12.- Reproducibility

Reproducibility refers to the ability of an entire experiment or study to be reproduced, either by the researcher or by someone else working independently. It is one of the main principles of the scientific method and relies on ceteris paribus (other things being equal). When applied to software engineering, it has other additional implications such as in security (i.e., gaining confidence that a distributed binary code is indeed coming from a given verified source code).

Indicators of Reproducibility

It follows a list of possible reproducibility indicators for a software-defined GNSS receiver:

  • Meet the requirements of Reproducible Builds, a set of software development practices which create a verifiable path from human readable source code to the binary code used by computers. This includes1:
    • The build system needs to be made entirely deterministic: transforming a given source must always create the same result. Typically, the current date and time must not be recorded and output always has to be written in the same order.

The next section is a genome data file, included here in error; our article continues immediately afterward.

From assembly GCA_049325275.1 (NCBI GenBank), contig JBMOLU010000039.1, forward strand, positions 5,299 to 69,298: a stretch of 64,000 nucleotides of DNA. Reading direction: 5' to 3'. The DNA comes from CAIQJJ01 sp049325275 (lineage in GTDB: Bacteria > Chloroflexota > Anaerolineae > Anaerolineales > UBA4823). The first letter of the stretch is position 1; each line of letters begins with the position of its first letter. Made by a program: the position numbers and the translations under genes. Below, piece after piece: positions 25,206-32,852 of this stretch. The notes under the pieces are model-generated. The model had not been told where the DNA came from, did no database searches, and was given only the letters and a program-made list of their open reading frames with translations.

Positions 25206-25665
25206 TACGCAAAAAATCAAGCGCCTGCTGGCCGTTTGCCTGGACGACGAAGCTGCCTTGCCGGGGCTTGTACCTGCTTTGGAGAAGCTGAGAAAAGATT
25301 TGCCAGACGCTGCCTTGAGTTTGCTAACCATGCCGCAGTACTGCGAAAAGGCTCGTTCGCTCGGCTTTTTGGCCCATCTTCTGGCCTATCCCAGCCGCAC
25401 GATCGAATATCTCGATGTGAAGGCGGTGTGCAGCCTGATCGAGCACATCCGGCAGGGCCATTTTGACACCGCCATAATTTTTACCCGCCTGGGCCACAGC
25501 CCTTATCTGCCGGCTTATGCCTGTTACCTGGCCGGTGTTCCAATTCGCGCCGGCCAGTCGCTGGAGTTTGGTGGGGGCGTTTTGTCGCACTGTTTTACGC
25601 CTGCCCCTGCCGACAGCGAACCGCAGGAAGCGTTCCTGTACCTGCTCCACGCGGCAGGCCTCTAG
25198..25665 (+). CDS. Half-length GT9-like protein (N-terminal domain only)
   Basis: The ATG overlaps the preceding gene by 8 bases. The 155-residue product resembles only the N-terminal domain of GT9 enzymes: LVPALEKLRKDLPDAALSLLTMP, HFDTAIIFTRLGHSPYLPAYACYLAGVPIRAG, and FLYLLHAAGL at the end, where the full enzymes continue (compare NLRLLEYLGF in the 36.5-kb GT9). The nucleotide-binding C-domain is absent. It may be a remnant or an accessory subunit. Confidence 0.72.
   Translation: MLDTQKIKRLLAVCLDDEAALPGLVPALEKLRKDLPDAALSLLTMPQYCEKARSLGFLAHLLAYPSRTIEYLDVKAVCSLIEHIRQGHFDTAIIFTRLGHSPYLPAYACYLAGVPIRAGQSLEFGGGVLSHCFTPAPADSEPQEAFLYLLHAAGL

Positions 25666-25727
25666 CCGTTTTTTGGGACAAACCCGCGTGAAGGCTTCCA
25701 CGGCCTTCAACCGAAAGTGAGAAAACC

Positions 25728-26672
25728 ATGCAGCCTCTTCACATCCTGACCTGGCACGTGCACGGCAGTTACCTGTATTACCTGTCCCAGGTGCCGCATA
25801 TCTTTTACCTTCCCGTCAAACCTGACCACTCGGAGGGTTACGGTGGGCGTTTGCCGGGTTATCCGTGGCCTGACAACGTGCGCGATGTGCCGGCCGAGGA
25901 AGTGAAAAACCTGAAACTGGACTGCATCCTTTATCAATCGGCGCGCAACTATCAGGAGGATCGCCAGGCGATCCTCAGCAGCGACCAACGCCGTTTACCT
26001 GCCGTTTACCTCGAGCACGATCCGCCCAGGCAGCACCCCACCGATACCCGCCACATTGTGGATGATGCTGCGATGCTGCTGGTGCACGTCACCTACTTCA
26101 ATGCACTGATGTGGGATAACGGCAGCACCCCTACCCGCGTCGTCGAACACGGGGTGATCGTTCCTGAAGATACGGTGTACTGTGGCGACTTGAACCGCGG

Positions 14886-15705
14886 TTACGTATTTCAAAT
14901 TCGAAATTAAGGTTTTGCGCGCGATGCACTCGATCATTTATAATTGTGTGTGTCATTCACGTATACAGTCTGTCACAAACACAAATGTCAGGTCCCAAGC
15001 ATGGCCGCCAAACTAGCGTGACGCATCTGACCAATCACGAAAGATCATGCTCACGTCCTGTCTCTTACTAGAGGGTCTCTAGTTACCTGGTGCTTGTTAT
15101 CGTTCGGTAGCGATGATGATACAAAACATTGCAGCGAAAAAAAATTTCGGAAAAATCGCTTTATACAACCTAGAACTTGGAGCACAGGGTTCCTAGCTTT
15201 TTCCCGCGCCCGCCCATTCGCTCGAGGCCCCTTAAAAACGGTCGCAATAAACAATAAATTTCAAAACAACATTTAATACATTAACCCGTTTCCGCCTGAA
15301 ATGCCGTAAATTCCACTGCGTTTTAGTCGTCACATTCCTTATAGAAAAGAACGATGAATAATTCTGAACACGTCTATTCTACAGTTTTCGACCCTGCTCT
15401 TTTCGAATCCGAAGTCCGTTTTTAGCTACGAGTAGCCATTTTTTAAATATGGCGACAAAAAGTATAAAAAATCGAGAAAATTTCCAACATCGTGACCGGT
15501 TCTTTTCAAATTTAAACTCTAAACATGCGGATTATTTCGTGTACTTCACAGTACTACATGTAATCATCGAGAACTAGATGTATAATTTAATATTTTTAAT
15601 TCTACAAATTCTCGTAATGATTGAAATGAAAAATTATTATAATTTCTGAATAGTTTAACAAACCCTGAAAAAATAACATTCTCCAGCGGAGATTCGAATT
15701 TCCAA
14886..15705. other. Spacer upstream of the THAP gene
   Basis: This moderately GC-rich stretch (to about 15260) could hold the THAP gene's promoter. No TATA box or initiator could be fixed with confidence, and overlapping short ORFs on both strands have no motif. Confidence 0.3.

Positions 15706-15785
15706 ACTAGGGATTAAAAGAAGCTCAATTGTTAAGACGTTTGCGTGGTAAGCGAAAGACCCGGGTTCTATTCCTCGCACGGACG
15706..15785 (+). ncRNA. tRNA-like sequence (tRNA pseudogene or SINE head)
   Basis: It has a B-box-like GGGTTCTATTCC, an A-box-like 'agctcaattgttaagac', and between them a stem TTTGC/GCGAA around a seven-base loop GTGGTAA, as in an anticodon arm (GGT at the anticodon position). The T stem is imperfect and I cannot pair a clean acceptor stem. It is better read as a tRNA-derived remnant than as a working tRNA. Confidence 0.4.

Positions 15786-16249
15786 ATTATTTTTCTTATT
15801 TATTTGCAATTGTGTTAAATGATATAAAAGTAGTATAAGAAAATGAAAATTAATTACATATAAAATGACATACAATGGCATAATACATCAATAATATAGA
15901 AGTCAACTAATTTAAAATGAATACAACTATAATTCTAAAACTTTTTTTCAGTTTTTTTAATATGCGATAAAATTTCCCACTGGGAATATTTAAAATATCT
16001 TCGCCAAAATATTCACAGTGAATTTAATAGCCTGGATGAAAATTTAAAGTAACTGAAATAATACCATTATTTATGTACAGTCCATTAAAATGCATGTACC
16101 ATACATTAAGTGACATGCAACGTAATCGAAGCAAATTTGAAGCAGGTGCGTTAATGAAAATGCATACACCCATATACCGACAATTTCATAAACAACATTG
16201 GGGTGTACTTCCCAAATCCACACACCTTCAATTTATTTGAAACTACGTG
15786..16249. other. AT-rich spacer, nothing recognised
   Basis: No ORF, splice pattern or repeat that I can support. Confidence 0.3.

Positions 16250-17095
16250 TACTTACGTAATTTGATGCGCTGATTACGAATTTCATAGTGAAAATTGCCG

• The set of tools used to perform the build and more generally the build environment should either be recorded or pre-defined.
    • Users should be given a way to recreate a close enough build environment, perform the build process, and verify that the output matches the original build.
  • Availability of unique identifiers for each source code snapshot.
  • Availability of a Digital Object Identifier (DOI) for source code releases.
  • Uniquely identifiable and reportable receiver configuration.

References

  1. J. Bobbio, How to make your software build reproducibly, in Chaos Communication Camp, Mildenberg, Germany, 2015. 

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